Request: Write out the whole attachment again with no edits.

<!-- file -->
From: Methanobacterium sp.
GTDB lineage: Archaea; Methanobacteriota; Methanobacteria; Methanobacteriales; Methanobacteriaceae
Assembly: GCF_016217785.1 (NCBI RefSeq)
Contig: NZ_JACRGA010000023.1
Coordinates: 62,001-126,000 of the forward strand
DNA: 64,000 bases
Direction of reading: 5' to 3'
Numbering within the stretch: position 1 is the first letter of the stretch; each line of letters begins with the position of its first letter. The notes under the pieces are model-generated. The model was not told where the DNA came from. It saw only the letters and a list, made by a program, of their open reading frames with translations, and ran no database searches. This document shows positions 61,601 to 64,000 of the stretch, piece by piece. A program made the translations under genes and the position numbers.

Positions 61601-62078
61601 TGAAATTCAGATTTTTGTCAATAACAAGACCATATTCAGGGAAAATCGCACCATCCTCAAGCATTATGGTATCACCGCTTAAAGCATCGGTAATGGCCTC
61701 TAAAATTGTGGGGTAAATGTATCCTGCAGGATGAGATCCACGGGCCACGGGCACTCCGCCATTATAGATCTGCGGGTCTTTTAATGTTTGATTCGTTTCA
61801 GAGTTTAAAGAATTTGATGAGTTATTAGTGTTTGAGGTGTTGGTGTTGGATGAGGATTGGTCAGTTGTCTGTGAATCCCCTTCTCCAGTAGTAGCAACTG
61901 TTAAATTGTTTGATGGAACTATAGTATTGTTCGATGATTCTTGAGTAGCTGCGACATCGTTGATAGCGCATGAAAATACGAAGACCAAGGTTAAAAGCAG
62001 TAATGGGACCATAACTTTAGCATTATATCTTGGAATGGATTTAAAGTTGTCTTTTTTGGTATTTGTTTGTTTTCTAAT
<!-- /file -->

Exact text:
From: Methanobacterium sp.
GTDB lineage: Archaea; Methanobacteriota; Methanobacteria; Methanobacteriales; Methanobacteriaceae
Assembly: GCF_016217785.1 (NCBI RefSeq)
Contig: NZ_JACRGA010000023.1
Coordinates: 62,001-126,000 of the forward strand
DNA: 64,000 bases
Direction of reading: 5' to 3'
Numbering within the stretch: position 1 is the first letter of the stretch; each line of letters begins with the position of its first letter. The notes under the pieces are model-generated. The model was not told where the DNA came from. It saw only the letters and a list, made by a program, of their open reading frames with translations, and ran no database searches. This document shows positions 61,601 to 64,000 of the stretch, piece by piece. A program made the translations under genes and the position numbers.

Positions 61601-62078
61601 TGAAATTCAGATTTTTGTCAATAACAAGACCATATTCAGGGAAAATCGCACCATCCTCAAGCATTATGGTATCACCGCTTAAAGCATCGGTAATGGCCTC
61701 TAAAATTGTGGGGTAAATGTATCCTGCAGGATGAGATCCACGGGCCACGGGCACTCCGCCATTATAGATCTGCGGGTCTTTTAATGTTTGATTCGTTTCA
61801 GAGTTTAAAGAATTTGATGAGTTATTAGTGTTTGAGGTGTTGGTGTTGGATGAGGATTGGTCAGTTGTCTGTGAATCCCCTTCTCCAGTAGTAGCAACTG
61901 TTAAATTGTTTGATGGAACTATAGTATTGTTCGATGATTCTTGAGTAGCTGCGACATCGTTGATAGCGCATGAAAATACGAAGACCAAGGTTAAAAGCAG
62001 TAATGGGACCATAACTTTAGCATTATATCTTGGAATGGATTTAAAGTTGTCTTTTTTGGTATTTGTTTGTTTTCTAAT